Should surplus nations increase the value of their currencies?

The debate around exchange rates and trade balances is new again, thanks to the current economic environment.

By , Guest blogger

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    A man rides a bicycle past containers at a port in Shanghai Dec. 10, 2008. China and other countries running a trade surplus are being pressured to increase the value of their currencies.
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China and Germany are drawing the ire of Keynesians everywhere, but particularly from British and American Keynesian pundits. How dare they advocate stable exchange rates and sound fiscal policies?

While phrased in different ways by different pundits, the argument essentially boils down to the supposed unrealism of reducing unsound external deficits of certain countries through reduced fiscal deficits or by relative deflation. Instead, the only realistic way is for surplus nations like China and Germany to increase the value of their currencies (which in the case of Germany of course would have to involve some form of euro area break up).

But as Scott Sumner pointed out in the post I linked to yesterday, the United States has been calling on Japan to increase the value of the yen for the purpose of reducing its surplus ever since the 1970s, when a dollar stood at 350 yen. The value of the yen has since in accordance with American demands increased dramatically, so that a dollar now stands at just 90 yen, yet Japan still has a surplus (Though it is not bashed as much as before as China has taken over Japan's previous role of scapegoat in America).

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Another example is Britain which in 2007 had an average monthly trade deficit of £3.75 billion. Since early 2007, the pound has dropped more than 20% against both the U.S. dollar and the euro, yet in January 2010 it ran a trade deficit (goods & services) of...£3.75 billion. That the number was almost exactly the same as in 2007 is of course just a funny coincidence, but the point is that despite a deeper recession than in the euro area and despite a drop in the value of the pound by more than 20%, the external deficit has barely budged.

This is not to suggest that exchange rates all other things being equal have no effect on trade balances. There are good theoretical reasons for believing that all other things being equal, a weaker currency will reduce a trade deficit (or turn a deficit into a surplus or increase a surplus, depending on the initial position) and vice versa for a stronger currency. But these cases illustrate that the effect is probably smaller than many people think, at least in the context of significant exchange rate uncertainty.

Why would great exchange rate uncertainty limit the export boosting effects of real depreciation? Because British manufacturers can't be sure that the current weak exchange rate will really be there in the future too, they won't invest to expand their operations or reduce prices even though it would have been profitable assuming that the pound would remain weak. Instead, they simply reap the windfall gains (something which of course comes at the expense of reducing purchasing power for others) but won't increase volumes.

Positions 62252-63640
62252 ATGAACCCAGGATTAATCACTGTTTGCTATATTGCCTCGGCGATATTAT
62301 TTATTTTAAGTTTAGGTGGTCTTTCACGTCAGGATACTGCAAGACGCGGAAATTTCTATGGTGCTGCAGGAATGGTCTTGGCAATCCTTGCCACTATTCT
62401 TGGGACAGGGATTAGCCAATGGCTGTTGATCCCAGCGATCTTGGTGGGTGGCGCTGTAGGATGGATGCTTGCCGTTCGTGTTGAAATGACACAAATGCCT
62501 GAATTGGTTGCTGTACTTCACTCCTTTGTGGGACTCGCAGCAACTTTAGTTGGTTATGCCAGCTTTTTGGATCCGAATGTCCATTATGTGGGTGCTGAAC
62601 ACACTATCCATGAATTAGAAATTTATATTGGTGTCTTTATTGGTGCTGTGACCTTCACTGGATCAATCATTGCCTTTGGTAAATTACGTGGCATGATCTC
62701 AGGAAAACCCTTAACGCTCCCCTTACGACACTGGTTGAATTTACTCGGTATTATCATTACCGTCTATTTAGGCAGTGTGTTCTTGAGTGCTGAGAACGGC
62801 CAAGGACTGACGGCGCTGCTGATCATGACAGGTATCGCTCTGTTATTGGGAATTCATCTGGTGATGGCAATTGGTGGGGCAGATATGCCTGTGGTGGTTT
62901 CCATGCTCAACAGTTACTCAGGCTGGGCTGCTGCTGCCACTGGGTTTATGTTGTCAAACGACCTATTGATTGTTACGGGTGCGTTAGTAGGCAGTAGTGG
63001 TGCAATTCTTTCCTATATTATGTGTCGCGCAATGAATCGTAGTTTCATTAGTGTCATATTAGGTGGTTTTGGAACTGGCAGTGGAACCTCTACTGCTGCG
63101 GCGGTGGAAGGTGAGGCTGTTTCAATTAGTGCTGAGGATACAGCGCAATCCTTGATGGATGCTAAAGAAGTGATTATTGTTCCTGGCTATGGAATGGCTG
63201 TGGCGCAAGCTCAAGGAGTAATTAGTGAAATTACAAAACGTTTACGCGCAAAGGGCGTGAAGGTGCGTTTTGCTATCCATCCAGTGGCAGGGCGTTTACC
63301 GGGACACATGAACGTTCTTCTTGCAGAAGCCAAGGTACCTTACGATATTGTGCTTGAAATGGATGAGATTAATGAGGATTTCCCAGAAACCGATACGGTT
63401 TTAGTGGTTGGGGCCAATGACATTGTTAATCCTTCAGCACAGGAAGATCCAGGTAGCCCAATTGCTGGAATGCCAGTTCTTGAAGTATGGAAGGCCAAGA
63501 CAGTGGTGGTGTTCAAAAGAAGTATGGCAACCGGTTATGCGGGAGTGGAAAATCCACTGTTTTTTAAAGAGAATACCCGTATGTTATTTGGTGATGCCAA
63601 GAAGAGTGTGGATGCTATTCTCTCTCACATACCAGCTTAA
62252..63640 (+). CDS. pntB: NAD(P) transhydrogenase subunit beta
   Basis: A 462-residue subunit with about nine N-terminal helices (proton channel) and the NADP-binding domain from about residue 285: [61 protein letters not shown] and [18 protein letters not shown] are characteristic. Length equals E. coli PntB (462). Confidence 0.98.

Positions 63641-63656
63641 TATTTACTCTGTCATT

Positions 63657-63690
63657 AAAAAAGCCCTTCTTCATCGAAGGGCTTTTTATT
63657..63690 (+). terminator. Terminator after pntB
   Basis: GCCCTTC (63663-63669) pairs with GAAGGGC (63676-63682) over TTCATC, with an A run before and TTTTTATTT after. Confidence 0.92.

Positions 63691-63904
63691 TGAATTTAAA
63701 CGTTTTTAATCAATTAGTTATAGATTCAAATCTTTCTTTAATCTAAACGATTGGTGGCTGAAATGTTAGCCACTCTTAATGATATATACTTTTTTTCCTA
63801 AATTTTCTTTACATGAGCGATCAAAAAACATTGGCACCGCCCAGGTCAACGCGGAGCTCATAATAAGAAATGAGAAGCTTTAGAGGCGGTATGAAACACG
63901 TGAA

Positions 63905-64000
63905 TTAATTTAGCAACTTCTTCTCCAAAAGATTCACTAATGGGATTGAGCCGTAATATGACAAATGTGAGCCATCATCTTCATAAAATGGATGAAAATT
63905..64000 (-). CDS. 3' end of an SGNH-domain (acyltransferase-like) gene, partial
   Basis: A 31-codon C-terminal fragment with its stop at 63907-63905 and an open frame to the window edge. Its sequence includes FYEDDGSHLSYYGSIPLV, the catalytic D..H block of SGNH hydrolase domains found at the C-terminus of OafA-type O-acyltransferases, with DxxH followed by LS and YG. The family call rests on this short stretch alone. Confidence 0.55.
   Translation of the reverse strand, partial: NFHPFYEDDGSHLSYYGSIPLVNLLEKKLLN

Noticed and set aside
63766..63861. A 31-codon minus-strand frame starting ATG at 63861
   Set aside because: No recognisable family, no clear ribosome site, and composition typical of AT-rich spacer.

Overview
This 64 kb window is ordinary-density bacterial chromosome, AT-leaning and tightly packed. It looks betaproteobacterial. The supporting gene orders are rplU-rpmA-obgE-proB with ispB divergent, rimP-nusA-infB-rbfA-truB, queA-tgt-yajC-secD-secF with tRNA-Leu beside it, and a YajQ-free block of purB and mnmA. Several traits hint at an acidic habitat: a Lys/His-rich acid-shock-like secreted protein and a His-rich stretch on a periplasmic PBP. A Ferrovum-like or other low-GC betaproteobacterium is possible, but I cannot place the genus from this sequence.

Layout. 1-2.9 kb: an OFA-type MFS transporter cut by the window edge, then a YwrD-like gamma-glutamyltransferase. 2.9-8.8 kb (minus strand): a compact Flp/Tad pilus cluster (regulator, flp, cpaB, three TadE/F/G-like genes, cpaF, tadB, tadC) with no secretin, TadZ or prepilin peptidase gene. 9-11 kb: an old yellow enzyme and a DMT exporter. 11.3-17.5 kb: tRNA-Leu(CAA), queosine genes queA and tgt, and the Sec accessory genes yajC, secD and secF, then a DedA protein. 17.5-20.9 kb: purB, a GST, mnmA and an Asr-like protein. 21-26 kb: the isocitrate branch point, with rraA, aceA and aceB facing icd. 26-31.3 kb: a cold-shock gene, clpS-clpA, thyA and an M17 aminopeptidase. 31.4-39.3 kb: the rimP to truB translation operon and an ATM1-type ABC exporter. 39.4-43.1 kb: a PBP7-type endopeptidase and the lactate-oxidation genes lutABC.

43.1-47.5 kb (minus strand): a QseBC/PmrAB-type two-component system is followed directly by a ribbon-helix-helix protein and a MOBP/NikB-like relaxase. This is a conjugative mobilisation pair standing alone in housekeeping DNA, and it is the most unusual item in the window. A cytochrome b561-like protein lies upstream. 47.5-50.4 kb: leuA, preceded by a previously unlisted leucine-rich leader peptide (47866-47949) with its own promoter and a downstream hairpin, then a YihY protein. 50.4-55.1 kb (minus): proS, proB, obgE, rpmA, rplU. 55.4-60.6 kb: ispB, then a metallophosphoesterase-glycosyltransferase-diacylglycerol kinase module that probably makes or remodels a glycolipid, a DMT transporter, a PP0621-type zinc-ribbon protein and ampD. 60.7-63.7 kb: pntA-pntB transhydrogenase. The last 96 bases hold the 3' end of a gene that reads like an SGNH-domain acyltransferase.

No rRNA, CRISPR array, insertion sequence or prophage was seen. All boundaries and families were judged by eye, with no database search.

There are good reasons for businesses not to act on fluctuations in exchange rates, because they are often temporary. One example is Sweden, which saw its krona depreciate by roughly 20% against the euro between March 2008 and March 2009. Now the krona has recovered almost all of those losses and if you take inflation differentials into account, the real exchange rate is in fact slightly higher than two years earlier. Swedish businesses that expanded a year ago to export more based on the weak krona would have now found themselves in a very awkward position as their new production facilities given the current exchange rate is unprofitable. And if they had reduced prices they would now be forced to raise prices, something which might upset customers.

Because businesses can't know whether the exchange rate weakness will only be temporary as in Sweden, or seemingly semi-permanent as in Britain, they won't respond to exchange rate movements anywhere near as much as they would if they knew that the change was permanent. And for this reason, exchange rate movements in a fluctuating exchange rate system will have a surprisingly (to many people) little effect on trade balances.

And furthermore, all other things usually aren't equal. Weaker currencies are associated with higher inflation which will not only make the real depreciation smaller than the nominal depreciation, it will also often reduce real interest rates, something which will prevent the adjustment in spending needed to reduce external deficit.

This is particularly evident in the case of Japan, where most of the increase in the value of the yen reflects consistently lower inflation rather than a real appreciation. Furthermore, during the latest year its surplus has recovered because deflation has persisted there, unlike in particularly Britain and America where inflation has returned to fairly high levels, meaning that Japan now has very high real interest rates while real interest rates are well below zero in Britain and America.

For Britain, its high inflation rate has similarly not only limited the real depreciation of the pound, but by pushing down real interest rates so far below zero it has encouraged people not to adjust spending. The large U.K. fiscal deficit has also helped prevent a reduction in the trade deficit.

Trying to push exchange rates up or down are thus much less effective than, and for that reason no substitute for, fiscal austerity and/or normalized interest rates to reduce unsound external deficits in certain countries.

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